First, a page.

In such a milieu, EZV makes a pleasant departure. Here, we are encouraged to do everything in the best possible manner. What we do, doesn’t matter as much as how we do it. Even in a simple letter, we aspire to leave a distinctive stamp, a flavour that is ‘EZVian’ as we call it. Are we there? Is our performance in the superlative all the time? Tough to say, and in many cases, perhaps we are a long way off. While we are pretty dan good at what we do, our benchmarks can be so high that there is always room for betterment. And it is precisely this thought – that we can do better, and that we must – that actually spurns us. We like to say, our only real competitors are ourselves – we outperform ourselves every time, get better at what we do, and keep at it.

On many such occasions, when Chitra pushes us to do better, I am reminded of the old man. I look back now, and realise that in his simple life, in the smallest of things he did, thatha looked for excellence. I am grateful to EZV for having brought back the pursuit of excellence strongly into my consciousness.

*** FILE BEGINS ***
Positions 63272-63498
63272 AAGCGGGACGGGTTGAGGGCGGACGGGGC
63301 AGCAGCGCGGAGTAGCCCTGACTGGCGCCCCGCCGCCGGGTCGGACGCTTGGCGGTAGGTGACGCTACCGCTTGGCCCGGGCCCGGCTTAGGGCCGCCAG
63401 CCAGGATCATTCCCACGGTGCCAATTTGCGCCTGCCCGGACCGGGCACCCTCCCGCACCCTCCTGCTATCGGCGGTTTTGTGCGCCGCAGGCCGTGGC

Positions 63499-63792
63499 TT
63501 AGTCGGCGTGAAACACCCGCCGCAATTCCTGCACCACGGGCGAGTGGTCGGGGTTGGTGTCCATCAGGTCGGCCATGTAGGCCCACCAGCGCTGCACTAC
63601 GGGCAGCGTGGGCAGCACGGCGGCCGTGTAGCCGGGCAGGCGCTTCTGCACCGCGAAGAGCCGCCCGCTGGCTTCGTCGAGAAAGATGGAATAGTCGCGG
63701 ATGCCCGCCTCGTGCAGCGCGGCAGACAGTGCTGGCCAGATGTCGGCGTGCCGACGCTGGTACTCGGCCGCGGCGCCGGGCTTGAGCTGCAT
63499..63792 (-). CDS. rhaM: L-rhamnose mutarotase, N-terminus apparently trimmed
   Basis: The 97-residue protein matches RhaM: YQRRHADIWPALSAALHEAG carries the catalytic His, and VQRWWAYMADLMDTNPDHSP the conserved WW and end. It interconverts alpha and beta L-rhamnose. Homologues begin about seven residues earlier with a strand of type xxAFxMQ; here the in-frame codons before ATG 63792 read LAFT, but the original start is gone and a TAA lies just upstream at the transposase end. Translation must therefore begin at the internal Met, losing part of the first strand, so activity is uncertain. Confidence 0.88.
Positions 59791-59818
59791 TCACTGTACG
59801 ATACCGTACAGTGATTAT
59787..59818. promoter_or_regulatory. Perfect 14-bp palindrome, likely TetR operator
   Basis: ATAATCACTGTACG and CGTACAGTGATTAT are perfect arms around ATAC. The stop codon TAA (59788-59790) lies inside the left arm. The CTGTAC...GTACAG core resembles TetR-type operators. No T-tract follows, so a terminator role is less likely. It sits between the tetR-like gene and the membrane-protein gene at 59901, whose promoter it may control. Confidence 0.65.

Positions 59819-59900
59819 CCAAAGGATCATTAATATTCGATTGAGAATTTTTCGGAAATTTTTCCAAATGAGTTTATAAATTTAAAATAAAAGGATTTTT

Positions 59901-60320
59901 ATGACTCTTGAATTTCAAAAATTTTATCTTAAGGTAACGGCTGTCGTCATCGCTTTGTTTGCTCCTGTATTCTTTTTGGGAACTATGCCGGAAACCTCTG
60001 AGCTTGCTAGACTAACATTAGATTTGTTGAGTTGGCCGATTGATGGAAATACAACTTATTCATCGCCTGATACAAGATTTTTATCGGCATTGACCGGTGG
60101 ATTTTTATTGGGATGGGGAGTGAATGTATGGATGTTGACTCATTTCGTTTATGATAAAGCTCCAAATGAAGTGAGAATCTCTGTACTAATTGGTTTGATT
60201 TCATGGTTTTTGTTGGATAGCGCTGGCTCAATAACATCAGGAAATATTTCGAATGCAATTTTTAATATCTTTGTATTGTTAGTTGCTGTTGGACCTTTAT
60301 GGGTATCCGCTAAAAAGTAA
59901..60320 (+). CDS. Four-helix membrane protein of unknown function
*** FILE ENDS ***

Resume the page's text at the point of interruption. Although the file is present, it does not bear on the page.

If God could see

“Saar, nalla irukkiya?” #, he would ask. His countenance would bear a wide, semi-toothless grin. Whatever teeth he had, were heavily stained. Among his meager possessions was a pouch – of betel nut and leaf that he would incessantly chew. He had a mild squint, and it took me a bit of getting used to. Initially, I wouldn’t really know who he was talking to. Whenever I went back to that building in which we had spent a few years, I would feel welcome, and mostly because of him. He would, almost always, greet me with a warm smile.